Cochrane Reviews are systematic reviews of research in human health care and health policy, and are internationally recognized as a high quality source of evidence for decision making. They bring together research evidence on the effects of healthcare interventions or the accuracy of diagnostic tests into the world’s largest, standardized collection of systematic reviews, with more than 5,000 full reviews and protocols for another 2,000 published to date. Outcome selection in systematic reviews needs to be relevant to patients, clinicians and policy-makers if the findings of a review are to influence practice and future research. Inconsistent choice of outcome measures in clinical trials means that many meta-analyses are unable to include data from all the relevant studies. For example, the five most accessed Cochrane Reviews in 2009, together with the top cited review in that year, all described inconsistencies in the outcomes reported in eligible trials, which hampered the ability of the reviewers to resolve the uncertainties about health care that they set out to tackle . An additional problem that can affect the quality of evidence within a systematic review is that of missing outcome data from all eligible trials. Missing outcome data in trials can occur for a number of reasons. Participant data can be missing as a result of attrition or as a result of the selective non-reporting of an outcome in a study. Recent research has shown that outcome reporting bias (ORB), that is, results-based selection for publication of a subset of the original outcome variables, is also a major problem in randomized trials . The Outcome Reporting Bias in Trials (ORBIT) study of the impact of ORB in randomized trials on the results of Cochrane Reviews found that ORB is an ‘under-recognised problem that affects the conclusions in a substantial proportion of Cochrane reviews’ . This study found that more than half (157/283 (55%)) of the reviews did not include full data for the review’s primary outcome of interest from all eligible trials. The median amount of review primary outcome data missing for any reason was 10%, whereas 50% or more of the potential data were missing in 70 (25%) reviews. In this same study, an assessment of the impact of ORB was undertaken for reviews with a single meta-analysis of the primary review outcome where there was missing outcome data for a whole study that was known or suspected of being measured but not reported. Of the 25 reviews that met these criteria, a sensitivity analysis revealed that the conclusions to eight of these reviews were not robust to ORB—that is, the treatment effect estimate changed from a significant result favoring treatment to a non-significant result. For all the 25 reviews assessed, the median percentage change in the treatment effect estimates after the adjustment based on the sensitivity analysis was 39% (interquartile range 18% to 67%) .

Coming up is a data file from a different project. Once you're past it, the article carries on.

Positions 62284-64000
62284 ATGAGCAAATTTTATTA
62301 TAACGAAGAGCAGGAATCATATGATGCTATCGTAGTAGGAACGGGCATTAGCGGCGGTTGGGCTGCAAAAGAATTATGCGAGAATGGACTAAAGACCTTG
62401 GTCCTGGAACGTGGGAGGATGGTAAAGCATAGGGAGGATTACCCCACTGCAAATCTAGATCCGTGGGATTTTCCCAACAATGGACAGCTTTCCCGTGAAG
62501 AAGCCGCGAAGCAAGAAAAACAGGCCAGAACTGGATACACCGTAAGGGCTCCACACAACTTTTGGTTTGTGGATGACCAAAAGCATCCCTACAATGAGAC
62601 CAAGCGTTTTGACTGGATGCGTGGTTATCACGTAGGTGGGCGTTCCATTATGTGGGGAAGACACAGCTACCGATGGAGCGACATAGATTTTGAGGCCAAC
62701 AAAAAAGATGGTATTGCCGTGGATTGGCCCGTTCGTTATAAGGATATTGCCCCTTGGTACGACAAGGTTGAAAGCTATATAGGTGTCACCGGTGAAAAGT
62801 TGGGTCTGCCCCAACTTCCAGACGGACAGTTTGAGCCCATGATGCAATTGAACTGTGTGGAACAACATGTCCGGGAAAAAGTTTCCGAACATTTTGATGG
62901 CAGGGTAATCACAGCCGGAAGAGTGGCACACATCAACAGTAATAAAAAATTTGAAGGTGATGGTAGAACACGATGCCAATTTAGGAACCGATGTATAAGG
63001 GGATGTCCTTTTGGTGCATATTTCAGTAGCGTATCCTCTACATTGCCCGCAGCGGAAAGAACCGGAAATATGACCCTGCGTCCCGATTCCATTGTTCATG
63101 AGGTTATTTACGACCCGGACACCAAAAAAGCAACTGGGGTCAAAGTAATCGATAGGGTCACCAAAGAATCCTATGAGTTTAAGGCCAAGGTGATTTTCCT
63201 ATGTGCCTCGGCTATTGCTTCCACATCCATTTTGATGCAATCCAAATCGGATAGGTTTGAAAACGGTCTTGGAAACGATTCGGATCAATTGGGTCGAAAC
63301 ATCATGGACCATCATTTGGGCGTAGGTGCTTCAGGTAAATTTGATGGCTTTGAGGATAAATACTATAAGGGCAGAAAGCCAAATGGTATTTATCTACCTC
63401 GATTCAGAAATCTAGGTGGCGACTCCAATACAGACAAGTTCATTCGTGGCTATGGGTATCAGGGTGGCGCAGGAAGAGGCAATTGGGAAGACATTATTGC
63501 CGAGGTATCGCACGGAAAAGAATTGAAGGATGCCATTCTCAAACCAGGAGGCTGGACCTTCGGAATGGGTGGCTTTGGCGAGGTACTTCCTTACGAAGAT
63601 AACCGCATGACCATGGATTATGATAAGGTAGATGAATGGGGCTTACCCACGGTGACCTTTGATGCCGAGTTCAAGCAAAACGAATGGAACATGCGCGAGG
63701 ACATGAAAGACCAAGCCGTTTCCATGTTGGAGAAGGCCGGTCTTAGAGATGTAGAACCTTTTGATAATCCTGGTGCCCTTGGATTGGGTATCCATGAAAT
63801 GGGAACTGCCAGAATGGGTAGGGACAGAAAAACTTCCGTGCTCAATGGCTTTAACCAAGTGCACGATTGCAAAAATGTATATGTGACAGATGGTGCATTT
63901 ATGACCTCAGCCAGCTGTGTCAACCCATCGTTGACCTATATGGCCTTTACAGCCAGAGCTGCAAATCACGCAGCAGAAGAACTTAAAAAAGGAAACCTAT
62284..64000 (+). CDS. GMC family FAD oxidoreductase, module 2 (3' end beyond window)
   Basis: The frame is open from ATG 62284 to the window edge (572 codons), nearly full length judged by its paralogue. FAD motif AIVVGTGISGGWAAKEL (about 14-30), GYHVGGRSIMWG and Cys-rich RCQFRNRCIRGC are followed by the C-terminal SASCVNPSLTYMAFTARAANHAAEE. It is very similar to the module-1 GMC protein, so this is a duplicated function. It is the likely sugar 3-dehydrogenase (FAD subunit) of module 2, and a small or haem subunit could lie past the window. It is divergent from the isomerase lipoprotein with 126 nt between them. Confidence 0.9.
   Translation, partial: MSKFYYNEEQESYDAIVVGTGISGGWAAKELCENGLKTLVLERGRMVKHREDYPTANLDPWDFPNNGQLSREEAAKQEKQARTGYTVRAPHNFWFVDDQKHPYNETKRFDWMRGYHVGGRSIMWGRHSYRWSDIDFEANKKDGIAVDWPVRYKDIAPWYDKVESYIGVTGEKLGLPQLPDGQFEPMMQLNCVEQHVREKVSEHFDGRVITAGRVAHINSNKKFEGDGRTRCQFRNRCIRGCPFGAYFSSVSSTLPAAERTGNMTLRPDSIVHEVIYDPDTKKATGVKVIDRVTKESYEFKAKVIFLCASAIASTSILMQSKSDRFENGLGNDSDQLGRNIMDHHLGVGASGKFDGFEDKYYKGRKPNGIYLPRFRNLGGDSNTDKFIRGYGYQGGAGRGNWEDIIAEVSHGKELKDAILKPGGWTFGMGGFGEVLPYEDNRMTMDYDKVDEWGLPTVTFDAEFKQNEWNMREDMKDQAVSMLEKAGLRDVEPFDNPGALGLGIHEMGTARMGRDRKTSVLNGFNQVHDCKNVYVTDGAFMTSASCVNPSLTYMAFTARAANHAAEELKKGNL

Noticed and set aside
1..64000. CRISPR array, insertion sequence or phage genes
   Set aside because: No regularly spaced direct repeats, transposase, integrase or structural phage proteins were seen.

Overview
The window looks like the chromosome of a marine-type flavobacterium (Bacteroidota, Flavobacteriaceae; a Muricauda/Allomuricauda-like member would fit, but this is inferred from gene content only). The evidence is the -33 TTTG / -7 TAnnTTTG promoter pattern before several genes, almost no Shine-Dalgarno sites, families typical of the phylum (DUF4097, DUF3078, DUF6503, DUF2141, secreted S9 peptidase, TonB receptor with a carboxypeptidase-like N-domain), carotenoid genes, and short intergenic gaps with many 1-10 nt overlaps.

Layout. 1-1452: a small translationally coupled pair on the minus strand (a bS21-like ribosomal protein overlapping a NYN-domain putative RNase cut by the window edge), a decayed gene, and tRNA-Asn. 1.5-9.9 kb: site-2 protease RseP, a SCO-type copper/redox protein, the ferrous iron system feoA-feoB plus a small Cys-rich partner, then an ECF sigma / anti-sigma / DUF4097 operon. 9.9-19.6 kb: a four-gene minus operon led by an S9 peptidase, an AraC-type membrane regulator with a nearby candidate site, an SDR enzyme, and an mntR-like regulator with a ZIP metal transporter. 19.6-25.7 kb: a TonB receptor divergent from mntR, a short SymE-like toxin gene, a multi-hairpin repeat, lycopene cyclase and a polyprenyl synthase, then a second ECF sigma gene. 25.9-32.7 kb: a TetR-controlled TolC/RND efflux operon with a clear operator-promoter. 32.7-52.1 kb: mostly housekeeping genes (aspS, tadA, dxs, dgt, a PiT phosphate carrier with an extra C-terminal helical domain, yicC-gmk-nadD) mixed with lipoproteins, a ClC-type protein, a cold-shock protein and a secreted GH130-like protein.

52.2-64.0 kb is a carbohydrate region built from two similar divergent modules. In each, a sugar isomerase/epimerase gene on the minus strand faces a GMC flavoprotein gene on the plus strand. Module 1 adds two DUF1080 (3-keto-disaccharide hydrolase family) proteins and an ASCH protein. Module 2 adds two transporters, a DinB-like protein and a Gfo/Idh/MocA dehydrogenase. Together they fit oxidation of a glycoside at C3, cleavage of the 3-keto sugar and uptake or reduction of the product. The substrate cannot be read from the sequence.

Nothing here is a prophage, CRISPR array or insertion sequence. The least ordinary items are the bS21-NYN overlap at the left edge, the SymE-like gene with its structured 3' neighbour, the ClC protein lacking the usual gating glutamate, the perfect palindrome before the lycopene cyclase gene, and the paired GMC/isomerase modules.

One way to reduce the amount of missing outcome data by ensuring that eligible trials contribute usable information is the definition and implementation of an agreed minimum set of standardized outcomes, to be measured and reported in all trials for a particular disease or condition, referred to as a ‘Core Outcome Set’ (COS) [4, 5]. Furthermore, some Cochrane Review Groups (CRGs) now include a Summary of Findings (SoF) table in their reviews . The SoF table presents the results of the review for up to seven outcomes that are important to patients and aims to improve the understanding and retrieval of key findings.
In this paper, we present results for missing data in single review primary outcomes from the Cochrane Reviews included in the ORBIT study. We also report the results of a survey of the Co-ordinating Editors of CRGs, undertaken to obtain their views on the benefits and challenges of core outcome sets and how they might improve the quality of the reviews in their CRG. We were also interested in establishing whether the amount of missing data from a systematic review was influenced by whether or not a CRG had a centralized policy on outcome selection. The Co-ordinating Editors have responsibility for overseeing the work of their CRG and deciding on the publication of each of the Cochrane Reviews from within their CRG.